Paul and Christiane von Reichert of Missoula, Mont., are some of the most dedicated urban farmers you’ll meet. They’ve convinced landlords to let them dig up apartment courtyards. They’ve grown veggies in community garden plots from Missoula to Kiel, Germany. They’ve traveled to friends’ yards in the Bitterroot to scratch out a little growing space. They’ve transported chickens in bicycle baskets to community gardens to fertilize in the fall (they also raised meat chickens in an apartment that didn’t allow pets). They’ve cured their onions on the porch of their third floor apartment.
It all started for Paul when his father bought a vacant lot for $50, down the alley from their house just east of Corpus Christi, Texas. Paul was 8 at the time. It was 1929. They cultivated the soil and started a garden.
Paul hasn’t stopped gardening since. Ninety years later, he still remembers the exhilaration of that first growing season, where he learned what a tomato should taste like.
Christiane learned from her grandfather at age 4.
Paul and Christiane met in Segovia, Spain. He had purchased a EuroRail pass and was crisscrossing Europe. Christiane asked him if he might want to meet her in Cordoba to see the sights. He said yes, but when he got to Cordoba, she wasn’t there.
“She stood me up on our first date,” he told me, his perennial smile shining through a white beard.
She wound up having a good reason for missing the rendezvou, and everything worked out. They ended up finding each other in Kiel, Germany, three weeks later, where Christiane was living to finish her masters’ degree in geology.
And they never let go.
“We loved the same things, it was that simple,” said Paul. “When I met her, she had three things: herself, a bicycle, and a community garden plot.”
“The garden was a real connection point,” Christiane added.
Paul turned 98 in May. He gardens more slowly now. He had to give up biking last May and uses his two Cadillacs (walkers) to get around most of the time. He showed me a photo of himself with his best garden buddy, a friend’s dog, both lying down next to his community garden plot. That’s how he weeds now, lying down.
It doesn’t seem to upset him. Not much does.
“I’ve led a good life,” he said frequently throughout the course of the interview.
I first heard about Paul because I work for Garden City Harvest, an organization that runs the 10 community gardens in Missoula. He came to Garden City Harvest’s square dance, and I danced with him on what happened to be his 97th birthday.
He gardens a plot at one of our larger gardens and tends the communal raspberry patch. Everybody loves Paul, in part because he always travels with cookies or chocolates to share.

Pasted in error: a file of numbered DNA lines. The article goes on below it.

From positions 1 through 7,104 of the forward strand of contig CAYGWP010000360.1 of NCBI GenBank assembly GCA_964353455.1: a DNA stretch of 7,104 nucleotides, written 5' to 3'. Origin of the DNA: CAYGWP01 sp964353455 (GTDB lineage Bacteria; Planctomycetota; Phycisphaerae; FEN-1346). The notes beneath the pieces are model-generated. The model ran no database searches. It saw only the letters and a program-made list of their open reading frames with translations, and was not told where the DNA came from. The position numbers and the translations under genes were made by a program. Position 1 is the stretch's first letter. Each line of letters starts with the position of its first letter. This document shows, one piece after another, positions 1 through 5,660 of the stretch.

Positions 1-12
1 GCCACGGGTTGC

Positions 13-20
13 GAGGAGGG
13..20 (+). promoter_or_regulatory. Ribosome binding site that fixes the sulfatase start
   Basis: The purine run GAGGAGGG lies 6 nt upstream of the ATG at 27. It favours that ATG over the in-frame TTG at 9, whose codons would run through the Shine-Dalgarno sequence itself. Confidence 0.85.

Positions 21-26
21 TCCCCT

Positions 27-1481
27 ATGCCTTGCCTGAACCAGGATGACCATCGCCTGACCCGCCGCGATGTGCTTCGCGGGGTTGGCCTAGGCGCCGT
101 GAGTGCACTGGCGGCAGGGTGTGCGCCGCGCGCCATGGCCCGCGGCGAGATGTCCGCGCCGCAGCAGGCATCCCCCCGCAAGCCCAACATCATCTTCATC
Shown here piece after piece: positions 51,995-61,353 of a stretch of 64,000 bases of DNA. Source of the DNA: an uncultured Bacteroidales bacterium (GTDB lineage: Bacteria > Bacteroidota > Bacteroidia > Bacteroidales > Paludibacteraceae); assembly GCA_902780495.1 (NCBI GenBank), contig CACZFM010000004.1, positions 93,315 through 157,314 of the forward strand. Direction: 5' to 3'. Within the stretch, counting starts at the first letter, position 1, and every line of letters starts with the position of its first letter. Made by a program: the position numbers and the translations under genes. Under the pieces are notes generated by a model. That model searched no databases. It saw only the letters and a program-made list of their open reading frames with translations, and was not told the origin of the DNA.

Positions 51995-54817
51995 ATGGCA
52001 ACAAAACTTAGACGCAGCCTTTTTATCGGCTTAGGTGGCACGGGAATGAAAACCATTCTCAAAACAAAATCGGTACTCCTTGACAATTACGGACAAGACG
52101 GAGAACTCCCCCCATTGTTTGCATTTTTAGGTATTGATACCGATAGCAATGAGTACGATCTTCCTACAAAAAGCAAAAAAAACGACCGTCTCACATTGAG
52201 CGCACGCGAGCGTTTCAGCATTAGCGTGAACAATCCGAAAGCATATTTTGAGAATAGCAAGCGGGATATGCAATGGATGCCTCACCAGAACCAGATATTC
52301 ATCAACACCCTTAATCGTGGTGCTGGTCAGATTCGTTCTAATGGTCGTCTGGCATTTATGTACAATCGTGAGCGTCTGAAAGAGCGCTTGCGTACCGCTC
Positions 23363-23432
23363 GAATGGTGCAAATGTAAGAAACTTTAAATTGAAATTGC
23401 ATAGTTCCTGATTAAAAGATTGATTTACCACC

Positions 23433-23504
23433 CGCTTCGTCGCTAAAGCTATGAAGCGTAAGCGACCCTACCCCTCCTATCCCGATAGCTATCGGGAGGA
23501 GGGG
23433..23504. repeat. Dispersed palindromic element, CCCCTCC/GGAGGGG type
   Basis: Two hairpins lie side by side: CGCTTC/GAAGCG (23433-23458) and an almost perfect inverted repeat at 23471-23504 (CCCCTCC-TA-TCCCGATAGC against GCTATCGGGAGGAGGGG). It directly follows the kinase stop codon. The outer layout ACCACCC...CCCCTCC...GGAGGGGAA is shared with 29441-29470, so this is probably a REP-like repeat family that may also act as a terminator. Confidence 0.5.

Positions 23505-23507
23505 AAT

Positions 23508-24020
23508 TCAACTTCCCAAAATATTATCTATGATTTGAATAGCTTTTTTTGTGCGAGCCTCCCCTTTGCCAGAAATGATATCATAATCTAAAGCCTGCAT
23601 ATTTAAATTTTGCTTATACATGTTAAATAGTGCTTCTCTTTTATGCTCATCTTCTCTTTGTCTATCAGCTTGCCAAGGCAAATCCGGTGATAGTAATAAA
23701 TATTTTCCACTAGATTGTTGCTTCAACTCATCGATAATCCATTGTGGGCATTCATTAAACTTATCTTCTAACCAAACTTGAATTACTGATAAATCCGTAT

But also because he is always wearing a smile, always wanting to visit, always seeing the good in everything and everybody.
Paul was a firefighter, a navy man in World War II (signed up four days after Pearl Harbor), and a builder-contractor for most of his life.
When Paul and Christiane came to the United States, they moved to Moscow, Idaho. Paul had already started his career as a contractor, but Christiane was interested in trying her hand at flipping houses as a team. They dug into the work together, working long hours, transforming old and broken houses, selling them for a profit, and living very simply along the way.
Paul had rules for this work. It was hard, demanding. They’d go for two weeks straight and then take a break, stealing away to a hot spring for a few days. When they’d finish a house, they’d take a two-week vacation to somewhere far away—traveling to Indonesia, Thailand, Sri Lanka, Upper Sumatra. They’d live on five dollars a day, living like the locals, and often with the locals. They’d board with a family for the night, sleeping on the floor and sharing a meal, and having a richer experience for it.
They flipped 11 houses in 10 years.
It strikes me that Paul loves to work. With his hands. Sanding wood. Building a home, digging out weeds, planting a row, pruning raspberries. Christiane is the same. Paul refers to Christiane as his “little German workaholic.” It’s a compliment in his book.
“Self-providing has always been a big part of Paul’s life,” Christiane told me. “Fishing, gardening, building.”
They are also good at gathering and connecting with people. Community gardens are kept alive by people like Paul and Christiane. Not only do they make friends, distribute sweets, keep up the common raspberries, but they also breathe in new life: bringing students, friends, and visitors to see and help sow their plot.
Now their garden is helped along by at least three other friends as Paul ages and Christiane still works in the University of Montana’s geography department. With Paul and Christiane, you are loved with their garden. Whether it is sweet treats, Paul’s favorite zucchini bread (in zucchini season he makes 8 loaves at a time), or the love they put into the plants they grow, it is a way to show they care. MSN